Finished Smokehouse Built from Pallet Wood

We were very excited to be able to build our smokehouse for only $27 by using hardwood pallets and other re-purposed materials.  Thankfully, we get a lot of leftover and used materials and items from Mtn Man’s work in construction.  It is amazing what people throw out that is still useful.  One man’s trash is another man’s treasure.  Much of our homestead has been build for very little money because of this exact concept.

Living on a mountainside came in handy for this project because our driveway had to be cut out of the mountain, leaving us a perfect place to be able to set up the wood stove lower than the smokehouse.

We started by digging out an area for the stove to sit, as well as a ditch for the stovepipe to run from the stove into the smokehouse.  The distance from where the stovepipe hooked into the stove to where it came up into the smokehouse was 10 feet because that should allow us to do either hot smoking or cold smoking.

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The stove we used was laying out behind my in-laws house rusting, not having been used for years.  Besides the missing front window in one of the doors and some broken legs it was in working order.  We removed all the legs and eventually covered the window hole with some scrap metal.

We got the wood stove into position and then hooked up the stovepipe.  We made sure it had support underneath it all along the ditch.  Parts of the stovepipe were purchased, and other parts were left-over or re-used.

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Once everything was secure and where we wanted it we back-filled in over the pipe and stove.

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Now that we had the source of smoke ready, it was time to build the smokehouse itself.  We used  16 hard-wood pallets for the framing, to make board and batten siding, and for the door.  There were some miscellaneous pieces left-over from the pallets as well.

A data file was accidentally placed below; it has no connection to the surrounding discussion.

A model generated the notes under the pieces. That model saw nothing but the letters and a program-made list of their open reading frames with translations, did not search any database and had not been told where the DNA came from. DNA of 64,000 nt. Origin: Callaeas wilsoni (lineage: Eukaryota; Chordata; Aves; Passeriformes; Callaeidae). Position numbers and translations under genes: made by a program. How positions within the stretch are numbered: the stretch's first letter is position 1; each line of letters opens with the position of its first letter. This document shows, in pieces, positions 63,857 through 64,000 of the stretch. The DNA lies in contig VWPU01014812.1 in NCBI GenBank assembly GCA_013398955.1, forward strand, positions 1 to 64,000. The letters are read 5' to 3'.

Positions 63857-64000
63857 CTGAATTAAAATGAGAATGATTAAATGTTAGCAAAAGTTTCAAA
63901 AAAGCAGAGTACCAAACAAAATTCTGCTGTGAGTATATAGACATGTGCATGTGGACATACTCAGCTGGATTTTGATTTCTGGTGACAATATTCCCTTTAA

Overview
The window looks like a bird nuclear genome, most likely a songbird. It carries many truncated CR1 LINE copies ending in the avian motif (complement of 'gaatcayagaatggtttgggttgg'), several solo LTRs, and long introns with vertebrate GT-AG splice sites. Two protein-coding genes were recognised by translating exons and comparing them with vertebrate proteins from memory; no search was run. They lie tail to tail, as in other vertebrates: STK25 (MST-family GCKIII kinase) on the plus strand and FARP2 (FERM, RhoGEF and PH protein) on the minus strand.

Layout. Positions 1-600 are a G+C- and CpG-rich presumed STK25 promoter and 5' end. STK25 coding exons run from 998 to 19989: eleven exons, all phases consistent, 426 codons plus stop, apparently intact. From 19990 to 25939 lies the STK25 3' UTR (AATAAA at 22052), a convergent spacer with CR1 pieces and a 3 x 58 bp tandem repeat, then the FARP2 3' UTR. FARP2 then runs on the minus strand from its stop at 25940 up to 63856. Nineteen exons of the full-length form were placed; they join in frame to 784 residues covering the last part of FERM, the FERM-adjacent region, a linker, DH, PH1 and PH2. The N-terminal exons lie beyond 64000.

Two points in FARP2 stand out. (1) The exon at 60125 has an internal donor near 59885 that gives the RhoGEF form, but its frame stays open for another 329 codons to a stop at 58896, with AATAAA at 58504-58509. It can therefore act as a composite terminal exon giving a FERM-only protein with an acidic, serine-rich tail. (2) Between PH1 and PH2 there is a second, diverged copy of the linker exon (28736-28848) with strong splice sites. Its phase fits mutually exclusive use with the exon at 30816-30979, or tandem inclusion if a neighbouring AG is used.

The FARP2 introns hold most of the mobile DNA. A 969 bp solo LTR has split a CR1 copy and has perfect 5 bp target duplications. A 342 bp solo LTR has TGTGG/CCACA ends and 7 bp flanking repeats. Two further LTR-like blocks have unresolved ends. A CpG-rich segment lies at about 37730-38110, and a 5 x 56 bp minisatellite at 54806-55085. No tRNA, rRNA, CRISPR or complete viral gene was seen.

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View inside of the smokehouse

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We used the thicker pieces of pallet wood for the rafters and a left-over piece of metal roofing as the roof.

 

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Mtn Man also bent some leftover gutter coil for the metal drip edge.

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The main cost for the project was the box of screws we purchased for assembling the smokehouse.  The hinges for the door were ones we already had.  We also put screws in the roof rafters to use as hooks for hanging the meat.

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Screws in rafters for hanging meat

And we love using antlers from Mtn Man and Young Man’s hunting for handles.

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Then Mtn Man made some stairs with a leftover pressure treated 8×8 so we can easily get up and down from the smokehouse.

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We are so happy with how it turned out and can’t wait to try it out!  We will let you know how it goes.

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4 thoughts on “Finished Smokehouse Built from Pallet Wood

  1. Wow – for the cost of a box of screws? You guys are very thrifty and handy, indeed! It looks great and I will be interested in seeing how your first smoking turns out.

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  2. Hello,
    I’m just wondering if there is any concern over whether the wood from pallets was chemically treated? Will the food come in contact with the pallets, if so did you think about what they were initially used for? Thank you, Lisa

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    • What excellent questions. I should have included that information in my post.
      Mtn Man had noticed that the pallets used to ship Benjamin Moore paint to our area were all really clean looking. So he contacted them and found that they do not treat their pallets in any way, they are just raw hard woods. And they only get used for shipping once so they were brand new. So he picked only from those pallets and picked only clean ones that didn’t have any spills on them.
      Also, once the smokehouse was built, we have heated it 195F three times without meat in it with the hopes of off-gasing anything we might have missed and drying it all out.
      The meat does not touch the wood at all. It dangles, hung from the ceiling.
      I dont think it would be wise to build it from old, treated, or dirty pallets.

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